Student leaders agree next GAs need to be on campus to raise attendance
Photo: Rémi Yuan
It took two referendums to instate general assemblies as the highest decision-making body of the Student Federation of the University of Ottawa (SFUO).
After two attempts, the GAs themselves still have yet to meet quorum.
Only 107 students showed up to the Shaw Centre on March 24, a number that fell 230 short of quorum. The first GA in November was missing fewer than a dozen students.
Eleven motions were on the agenda this time around, but again students were unable to vote on them because the event didn’t meet the minimum attendance.
“I’m definitely a little bit disappointed that we didn’t get our quorum. I think we have a lot to reflect on why that is,” said SFUO president Anne-Marie Roy.
“There are six of us on the executive and we do our best to promote … but we are limited in what we can accomplish,” she said, pointing to the 1,100 students who signed petitions in support of the various motions, most of whom didn’t show up.
“If you have a motion and you want to reach quorum and want to debate it and vote on it, you have a role to play in making sure that collectively we can reach that goal.”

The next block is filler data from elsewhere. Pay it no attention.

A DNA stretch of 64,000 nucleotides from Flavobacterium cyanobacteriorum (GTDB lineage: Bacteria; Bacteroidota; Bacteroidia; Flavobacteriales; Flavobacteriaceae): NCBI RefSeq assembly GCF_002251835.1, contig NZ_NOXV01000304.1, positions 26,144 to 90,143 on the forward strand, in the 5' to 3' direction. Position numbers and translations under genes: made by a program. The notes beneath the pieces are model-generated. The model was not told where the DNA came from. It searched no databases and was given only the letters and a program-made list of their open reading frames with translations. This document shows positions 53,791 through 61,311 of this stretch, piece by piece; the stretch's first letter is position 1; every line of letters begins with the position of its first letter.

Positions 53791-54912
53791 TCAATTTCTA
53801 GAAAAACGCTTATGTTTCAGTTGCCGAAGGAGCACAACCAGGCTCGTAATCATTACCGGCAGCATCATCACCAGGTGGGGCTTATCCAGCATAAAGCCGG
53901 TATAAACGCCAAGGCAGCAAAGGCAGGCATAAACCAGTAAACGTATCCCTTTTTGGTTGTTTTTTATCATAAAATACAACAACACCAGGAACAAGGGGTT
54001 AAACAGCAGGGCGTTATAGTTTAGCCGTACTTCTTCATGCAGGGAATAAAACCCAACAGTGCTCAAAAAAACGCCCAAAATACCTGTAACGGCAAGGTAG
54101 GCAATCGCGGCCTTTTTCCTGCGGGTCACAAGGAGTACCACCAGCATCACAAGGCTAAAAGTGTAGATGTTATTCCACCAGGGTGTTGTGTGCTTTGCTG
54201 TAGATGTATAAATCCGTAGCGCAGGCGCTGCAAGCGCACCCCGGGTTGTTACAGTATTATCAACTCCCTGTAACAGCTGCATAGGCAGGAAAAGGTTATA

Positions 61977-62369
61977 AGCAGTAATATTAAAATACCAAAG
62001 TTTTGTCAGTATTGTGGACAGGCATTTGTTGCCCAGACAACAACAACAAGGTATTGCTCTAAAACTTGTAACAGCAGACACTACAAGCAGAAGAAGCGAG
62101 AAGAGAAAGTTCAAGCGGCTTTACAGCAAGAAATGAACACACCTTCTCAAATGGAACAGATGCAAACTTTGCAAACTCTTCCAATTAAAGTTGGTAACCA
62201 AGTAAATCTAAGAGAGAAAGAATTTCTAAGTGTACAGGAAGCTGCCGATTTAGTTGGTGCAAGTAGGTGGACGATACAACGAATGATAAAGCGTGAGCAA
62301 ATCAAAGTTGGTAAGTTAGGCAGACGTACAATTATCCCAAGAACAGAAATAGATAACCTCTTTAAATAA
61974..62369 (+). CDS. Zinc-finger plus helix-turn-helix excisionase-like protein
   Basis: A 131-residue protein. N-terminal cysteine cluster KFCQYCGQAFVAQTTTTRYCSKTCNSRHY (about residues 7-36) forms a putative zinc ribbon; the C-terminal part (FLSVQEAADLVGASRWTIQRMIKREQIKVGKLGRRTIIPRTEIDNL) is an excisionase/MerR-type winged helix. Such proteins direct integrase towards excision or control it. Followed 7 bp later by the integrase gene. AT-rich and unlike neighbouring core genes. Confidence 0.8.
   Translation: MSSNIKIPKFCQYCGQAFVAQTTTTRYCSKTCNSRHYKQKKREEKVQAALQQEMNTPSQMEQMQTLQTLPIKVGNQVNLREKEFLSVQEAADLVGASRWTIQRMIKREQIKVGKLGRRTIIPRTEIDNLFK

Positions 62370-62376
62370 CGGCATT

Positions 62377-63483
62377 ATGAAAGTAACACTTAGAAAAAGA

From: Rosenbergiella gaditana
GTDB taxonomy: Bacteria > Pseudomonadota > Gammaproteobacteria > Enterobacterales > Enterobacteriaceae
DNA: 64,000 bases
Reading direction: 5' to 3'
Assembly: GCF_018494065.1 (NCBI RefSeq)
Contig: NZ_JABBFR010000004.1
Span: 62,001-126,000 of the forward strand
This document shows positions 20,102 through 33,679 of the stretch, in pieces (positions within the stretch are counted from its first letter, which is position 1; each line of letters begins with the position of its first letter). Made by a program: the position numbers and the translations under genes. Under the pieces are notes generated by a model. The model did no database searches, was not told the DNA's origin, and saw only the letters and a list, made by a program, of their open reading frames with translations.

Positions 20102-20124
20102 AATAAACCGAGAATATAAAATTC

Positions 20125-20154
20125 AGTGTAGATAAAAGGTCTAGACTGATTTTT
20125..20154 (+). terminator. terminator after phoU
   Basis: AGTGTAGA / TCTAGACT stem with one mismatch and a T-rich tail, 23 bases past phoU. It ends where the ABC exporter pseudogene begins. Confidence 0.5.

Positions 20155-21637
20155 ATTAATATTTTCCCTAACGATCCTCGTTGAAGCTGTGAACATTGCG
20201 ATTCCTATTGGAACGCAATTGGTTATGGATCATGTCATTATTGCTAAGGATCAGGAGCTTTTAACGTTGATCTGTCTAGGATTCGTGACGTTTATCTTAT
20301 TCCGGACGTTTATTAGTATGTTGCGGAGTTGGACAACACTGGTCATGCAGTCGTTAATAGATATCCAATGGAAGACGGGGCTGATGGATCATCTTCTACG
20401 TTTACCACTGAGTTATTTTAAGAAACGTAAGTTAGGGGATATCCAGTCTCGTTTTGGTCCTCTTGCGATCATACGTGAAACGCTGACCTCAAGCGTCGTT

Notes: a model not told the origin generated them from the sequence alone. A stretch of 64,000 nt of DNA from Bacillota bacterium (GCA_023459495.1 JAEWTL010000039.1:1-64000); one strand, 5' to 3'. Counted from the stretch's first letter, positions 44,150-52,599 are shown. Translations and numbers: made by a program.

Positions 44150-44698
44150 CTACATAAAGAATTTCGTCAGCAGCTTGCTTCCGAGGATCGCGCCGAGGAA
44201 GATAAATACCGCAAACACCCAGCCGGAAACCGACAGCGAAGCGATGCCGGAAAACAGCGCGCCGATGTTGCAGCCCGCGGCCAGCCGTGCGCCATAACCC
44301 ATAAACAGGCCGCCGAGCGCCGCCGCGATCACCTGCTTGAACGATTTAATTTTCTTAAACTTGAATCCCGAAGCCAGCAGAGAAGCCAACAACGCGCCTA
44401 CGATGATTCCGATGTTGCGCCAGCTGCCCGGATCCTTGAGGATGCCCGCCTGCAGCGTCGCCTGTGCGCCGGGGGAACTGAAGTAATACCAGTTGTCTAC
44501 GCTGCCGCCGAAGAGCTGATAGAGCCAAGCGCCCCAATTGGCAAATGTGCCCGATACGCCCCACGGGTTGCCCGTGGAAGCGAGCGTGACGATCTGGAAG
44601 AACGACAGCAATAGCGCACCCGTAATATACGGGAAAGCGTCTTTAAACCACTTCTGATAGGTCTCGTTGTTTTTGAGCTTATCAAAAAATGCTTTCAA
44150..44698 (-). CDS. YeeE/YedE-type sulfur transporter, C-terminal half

Roy said the motions didn’t interest voters as much as the ones from the previous GA, such as the student strike motion, which drew many students solely to oppose it.
Third-year political science student Tony Bui submitted a motion on electoral reform that called for a ban on the slate system, to have spoiled ballots counted and made public along with the official results, and “to make SFUO elections fairer overall.”
Bui said he was frustrated “to hear blame coming from the executives saying that we were responsible for getting people out.”
“That responsibility was part of the SFUO, regardless of how many people sit on there,” he said, citing a lack of promotion as the reason for poor attendance.
Ikram Hamoud addresses online comments
Vice-president social Ikram Hamoud read a statement in response to comments she has received throughout the year, saying she’s been called a terrorist, a monkey, and told to go back to her own country, among other things.
“Tensions regarding racism on campus erupted last March during the first In My Skin event,” said Hamoud, referring to an event that many criticized for separating students by skin colour.